Guest Author - Reshma Vyas
Buy food in bulk, save money, time and fuel costs! It seems like an absolutely foolproof strategy. Yet, there are a few significant potential drawbacks to buying food in bulk quantities:
• It can become an addictive and a costly habit over time. Save $2.25 by purchasing 5 quarts of rocky road ice cream! Who can turn down getting a larger quantity of their favorite food and save an extra $2.25 in the process? The underlying premise of consumer psychology is never more apparent than in the marketing and merchandising of food sold in warehouse clubs and large discount outlets. For many consumers, the lure of bulk buying, of being able to ferret out “true money-saving bargains” and the joy of discovering new products at “low, low prices” can turn shopping into an emotionally laden social activity, akin to a sporting event. If left unchecked, such a shopping habit can quickly result in a trail of costly, unnecessary impulse food expenditures.
• The tendency to over-consume with regard to food. Simply put, the more food we have around, the more we tend to consume without any serious thought to our waistline or budget. Self-discipline becomes virtually impossible. Buying cookies, pretzels and other popular snack foods in vast quantities at “below discount prices” just makes it all the more difficult to resist the urge to overeat. Likewise, it can actually prevent us from exercising “healthy” choices when it comes to buying food. Understanding our individual eating habits is a critical step towards making more prudent and economical decisions with regard to grocery shopping and it can also help us avoid getting trapped on the merry-go-round of excessive food consumption.
• Conversely, not adequately estimating the frequency of use of specific products when calculating “savings.” Various condiments and spices bought in bulk in order to save an additional $0.35 may not be utilized on a regular basis. Such items are not necessarily a bargain if they are just going to take up storage space. Our personal attitudes towards cooking and food in general can easily fluctuate daily or weekly due to a whole gamut of reasons or change in circumstance. It is possible to tire of even our favorite snack foods (e.g., granola bars) if one is inundated with them on a daily basis. Too much of anything can become a bore.
• Turning your home into a mini-warehouse or supermarket. Storage is not just a problem for those who live in small apartments or houses. Sometimes, more space can be a drawback as it may be accompanied by a greater individual willingness to overspend and gradually build up large inventories of food, thereby turning the home into a mini-warehouse. This in turn means more work. It can lead to increases in other unforeseen expenditures (e.g., higher electricity bills because you have just bought an extra freezer or refrigerator to store excess food. Then, there will be additional costs for repair and maintenance of the freezer or refrigerator.) You may also have to purchase storage bins, jars, boxes and other supplies. The inventory has to be organized. The food has to be put in freezer bags, labeled and dated. The various foods have to be rotated and utilized in accordance to the expiration date and to avoid wastage. The food inventory also has to be checked regularly for spoilage. Some frozen food items may end up monopolizing a large section of available freezer space.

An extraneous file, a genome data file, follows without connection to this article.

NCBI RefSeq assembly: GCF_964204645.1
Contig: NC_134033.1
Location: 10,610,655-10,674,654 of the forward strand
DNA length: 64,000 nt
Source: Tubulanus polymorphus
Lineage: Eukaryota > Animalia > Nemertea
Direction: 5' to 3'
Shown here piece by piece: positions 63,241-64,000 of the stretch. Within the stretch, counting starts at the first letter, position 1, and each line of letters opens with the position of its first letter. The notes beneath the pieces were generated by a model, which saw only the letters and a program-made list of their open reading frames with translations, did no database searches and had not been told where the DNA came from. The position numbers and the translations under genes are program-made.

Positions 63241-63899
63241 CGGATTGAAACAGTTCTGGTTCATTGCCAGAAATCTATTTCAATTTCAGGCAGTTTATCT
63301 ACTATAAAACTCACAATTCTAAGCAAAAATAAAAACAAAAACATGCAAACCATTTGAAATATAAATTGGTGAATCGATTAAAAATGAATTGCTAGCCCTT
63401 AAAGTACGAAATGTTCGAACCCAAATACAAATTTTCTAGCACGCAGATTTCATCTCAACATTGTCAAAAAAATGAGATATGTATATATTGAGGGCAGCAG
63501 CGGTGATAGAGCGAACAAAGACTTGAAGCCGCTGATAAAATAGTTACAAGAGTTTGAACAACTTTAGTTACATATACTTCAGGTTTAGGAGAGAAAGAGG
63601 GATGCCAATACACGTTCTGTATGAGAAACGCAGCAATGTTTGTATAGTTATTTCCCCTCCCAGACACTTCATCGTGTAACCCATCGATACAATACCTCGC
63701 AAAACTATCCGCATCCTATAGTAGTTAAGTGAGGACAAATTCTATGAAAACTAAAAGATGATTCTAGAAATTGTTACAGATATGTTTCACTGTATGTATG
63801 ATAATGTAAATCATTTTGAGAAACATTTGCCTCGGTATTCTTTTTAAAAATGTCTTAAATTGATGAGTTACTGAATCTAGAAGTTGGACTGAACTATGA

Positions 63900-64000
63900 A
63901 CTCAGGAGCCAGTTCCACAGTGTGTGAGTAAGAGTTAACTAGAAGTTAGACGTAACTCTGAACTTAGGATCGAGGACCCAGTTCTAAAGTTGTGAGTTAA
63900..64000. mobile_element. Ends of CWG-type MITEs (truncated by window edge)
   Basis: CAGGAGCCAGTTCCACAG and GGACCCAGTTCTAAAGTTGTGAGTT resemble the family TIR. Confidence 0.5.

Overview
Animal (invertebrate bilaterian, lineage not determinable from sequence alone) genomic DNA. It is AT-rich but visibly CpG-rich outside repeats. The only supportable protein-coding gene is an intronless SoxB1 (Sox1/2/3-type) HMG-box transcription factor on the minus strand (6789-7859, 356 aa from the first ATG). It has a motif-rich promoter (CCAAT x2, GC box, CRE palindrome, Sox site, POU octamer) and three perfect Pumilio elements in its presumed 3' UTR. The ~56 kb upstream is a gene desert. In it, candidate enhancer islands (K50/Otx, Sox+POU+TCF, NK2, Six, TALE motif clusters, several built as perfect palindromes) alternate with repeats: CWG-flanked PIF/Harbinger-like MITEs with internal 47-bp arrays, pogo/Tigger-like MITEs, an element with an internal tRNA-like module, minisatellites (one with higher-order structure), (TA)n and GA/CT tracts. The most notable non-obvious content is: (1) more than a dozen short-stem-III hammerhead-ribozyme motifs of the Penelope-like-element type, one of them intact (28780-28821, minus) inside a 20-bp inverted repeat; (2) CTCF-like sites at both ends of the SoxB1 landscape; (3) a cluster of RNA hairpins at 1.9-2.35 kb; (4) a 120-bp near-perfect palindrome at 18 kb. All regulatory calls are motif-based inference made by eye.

• More work in terms of creating, tracking and maintaining the food inventory. That means you have less time for yourself to pursue your hobbies and interests. Organizing and maintaining a large food inventory can be an exhausting part-time job in itself.
• Not thoroughly calculating the savings from unit pricing and failure to do comparative analysis of similar products. In some cases, substituting a generic product for a brand product may result in greater savings when purchased in bulk and in combination with other sales promotions.
Buying food in bulk quantities is a strategy that can produce superficial, short-term savings even for infrequent shoppers who may limit their purchases to only a few relevant items. For those consumers who are highly diligent and methodical in their approach, bulk buying can yield measurable long-term savings. Obviously, the actual extent of the viability of this type of shopping approach is largely subject to the psychology and personal priorities of the individual consumer.